François Pinon Vouvray Cuvée Botrytis 1996
Although I recently described two serendipitous cellar-finds from the 2005 vintage, the Anjou Blanc La Lune from Mark Angeli and the Anjou Blanc Noëls de Montbenault from Richard Leroy, it has been a little while since I used my weekend wine report to focus on an older vintage. By ‘older’ I guess I mean wines from before the turn of the century, which in my cellar generally means the 1980s and 1990s (I am a little low on stocks of 1945 and 1921 Vouvray – by which I mean I never had any, and still don’t). Then this weekend my hand landed on this bottle, which I had originally brought up from the cellar for drinking last Christmas, and then I never quite got around to it. On rediscovering it, I naturally pondered whether or not now was the right time to open it. Several nanoseconds of contemplative introspection later I was scrabbling around for the corkscrew.
The 1996 vintage was a very fine one for the vignerons of the Loire Valley. The growing season was generally warm and sunny, the good weather persisting through late summer and into autumn. The temperatures during the day remained strong, while nocturnal temperatures were much lower, and the later season also saw some cooler north winds washing over the region. This combination of sunny days, cool nights and drying winds brought ripeness and aided concentration, while preserving acidity levels. While we could have a discussion about the merits of 1996 versus 1997, there is no doubt it was one of the best vintages of the late-20th century in this region. It was certainly the first strong vintage to come along after 1989 and 1990.
In Vouvray François Pinon took full advantage of the favourable conditions, producing several moelleux cuvées alongside his portfolio of sparkling, sec and demi-sec cuvées. Of these the most frequently encountered (in my experience) and thus perhaps the most widely appreciated is the 1996 Moelleux Première Trie, a wine I last tasted with François back in 2017. That cuvée is largely built around passerillé fruit, which unsurprisingly dominated with such a warm and relatively dry end to the season, botrytised fruit making up just a small percentage of the blend. Perhaps less well known is the 1996 Cuvée Botrytis, featured here, of which there was presumably a much smaller volume produced. I have never understood the relative obscurity of this cuvée in this vintage, because to my mind this wine is one of the greatest to have emerged from the Vouvray appellation in recent decades.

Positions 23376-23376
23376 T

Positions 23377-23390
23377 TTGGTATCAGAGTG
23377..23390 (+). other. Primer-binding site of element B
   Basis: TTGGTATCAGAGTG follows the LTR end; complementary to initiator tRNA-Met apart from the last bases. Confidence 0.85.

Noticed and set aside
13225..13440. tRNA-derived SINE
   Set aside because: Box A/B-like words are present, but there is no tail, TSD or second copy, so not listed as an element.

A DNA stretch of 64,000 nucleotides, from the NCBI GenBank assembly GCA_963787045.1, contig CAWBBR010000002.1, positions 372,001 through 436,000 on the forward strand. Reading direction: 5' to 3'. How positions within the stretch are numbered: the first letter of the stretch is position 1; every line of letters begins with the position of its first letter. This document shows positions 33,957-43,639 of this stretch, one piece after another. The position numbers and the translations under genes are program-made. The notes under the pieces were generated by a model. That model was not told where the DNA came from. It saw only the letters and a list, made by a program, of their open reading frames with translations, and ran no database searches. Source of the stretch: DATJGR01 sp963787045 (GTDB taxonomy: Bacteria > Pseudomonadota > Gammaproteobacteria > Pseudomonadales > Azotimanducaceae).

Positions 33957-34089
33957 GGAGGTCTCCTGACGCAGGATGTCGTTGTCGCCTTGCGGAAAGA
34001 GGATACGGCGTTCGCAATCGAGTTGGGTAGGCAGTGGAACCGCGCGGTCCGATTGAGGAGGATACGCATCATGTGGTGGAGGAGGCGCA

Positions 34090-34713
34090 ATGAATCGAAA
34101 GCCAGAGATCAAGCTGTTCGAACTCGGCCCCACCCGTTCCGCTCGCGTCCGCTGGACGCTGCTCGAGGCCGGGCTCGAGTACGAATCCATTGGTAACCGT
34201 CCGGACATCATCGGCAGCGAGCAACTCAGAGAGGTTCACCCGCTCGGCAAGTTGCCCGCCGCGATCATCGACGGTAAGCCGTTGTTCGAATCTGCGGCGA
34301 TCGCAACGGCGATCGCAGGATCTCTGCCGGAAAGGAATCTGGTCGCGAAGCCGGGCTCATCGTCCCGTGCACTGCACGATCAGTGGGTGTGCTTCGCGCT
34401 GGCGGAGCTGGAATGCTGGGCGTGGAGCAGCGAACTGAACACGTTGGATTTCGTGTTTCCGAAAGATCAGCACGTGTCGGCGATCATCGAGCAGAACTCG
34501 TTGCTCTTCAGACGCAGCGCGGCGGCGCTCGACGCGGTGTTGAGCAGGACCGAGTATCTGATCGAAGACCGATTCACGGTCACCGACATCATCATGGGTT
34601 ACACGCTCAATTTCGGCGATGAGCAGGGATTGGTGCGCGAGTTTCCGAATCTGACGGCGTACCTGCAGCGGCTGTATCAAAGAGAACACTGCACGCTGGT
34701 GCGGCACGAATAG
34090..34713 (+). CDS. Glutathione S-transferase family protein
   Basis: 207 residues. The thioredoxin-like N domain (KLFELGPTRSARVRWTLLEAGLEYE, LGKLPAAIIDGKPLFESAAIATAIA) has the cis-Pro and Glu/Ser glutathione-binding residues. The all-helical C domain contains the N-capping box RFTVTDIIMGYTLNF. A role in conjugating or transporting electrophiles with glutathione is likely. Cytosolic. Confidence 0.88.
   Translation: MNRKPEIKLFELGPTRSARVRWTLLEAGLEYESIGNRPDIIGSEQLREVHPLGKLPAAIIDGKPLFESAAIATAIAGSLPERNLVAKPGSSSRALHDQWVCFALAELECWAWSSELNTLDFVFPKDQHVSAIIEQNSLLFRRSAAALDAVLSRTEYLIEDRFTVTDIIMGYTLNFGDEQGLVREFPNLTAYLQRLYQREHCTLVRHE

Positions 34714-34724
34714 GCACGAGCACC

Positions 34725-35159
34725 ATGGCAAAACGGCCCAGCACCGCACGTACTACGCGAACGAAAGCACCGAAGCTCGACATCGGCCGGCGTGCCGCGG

Yes you read that right. Alongside some of the appellation’s grandest wines, such as the 1989 Moelleux Réserve from Philippe Foreau, or the 1989 Cuvée Constance from Domaine Huet (note how with talk of great wines I have immediately gravitated back to 1989, a vintage I recently revisited in Liquid Gold Episode 2) I would readily place this week’s wine. It is the heady, thrilling combination of acidity, sweetness, botrytis complexity and most of all the ‘liquid stone’ minerality that lifts the 1996 Vouvray Cuvée Botrytis from François Pinon out of the realms of the merely brilliant into the more emotional. In the glass it maintains a moderate golden hue, in itself giving no strong clue to what awaits. The nose is beautifully defined, rich in the scents of sweet pear and dried apple, with threads of apricot, white raisin and white pepper, showing great polish, with botrytis-derived scents of praline and smoke. It offers up the pure essence of Chenin Blanc wrapped in a leafy Vouvray lift, but it also hints of the mineral joy that is to come on the palate. Here the wine is nothing less than electric, combining the sweetly botrytised flavours of dried fruits especially figs, apples and raisins with an incredible backbone of minerality, all grained and flinty, lending the wine a seam of pebbly substance. It holds a very pure style through the finish, where it feels intense, pure, focused, long and vigorous. This is a wine which shimmers with vibrant acidity and perfect balance throughout; it is, all in all, breathtaking. 99/100 (27/4/20)
Read more in:
- My detailed profile of François Pinon
- A François Pinon Retrospective Tasting from 2003 back to 1989
- My guide to Chenin Blanc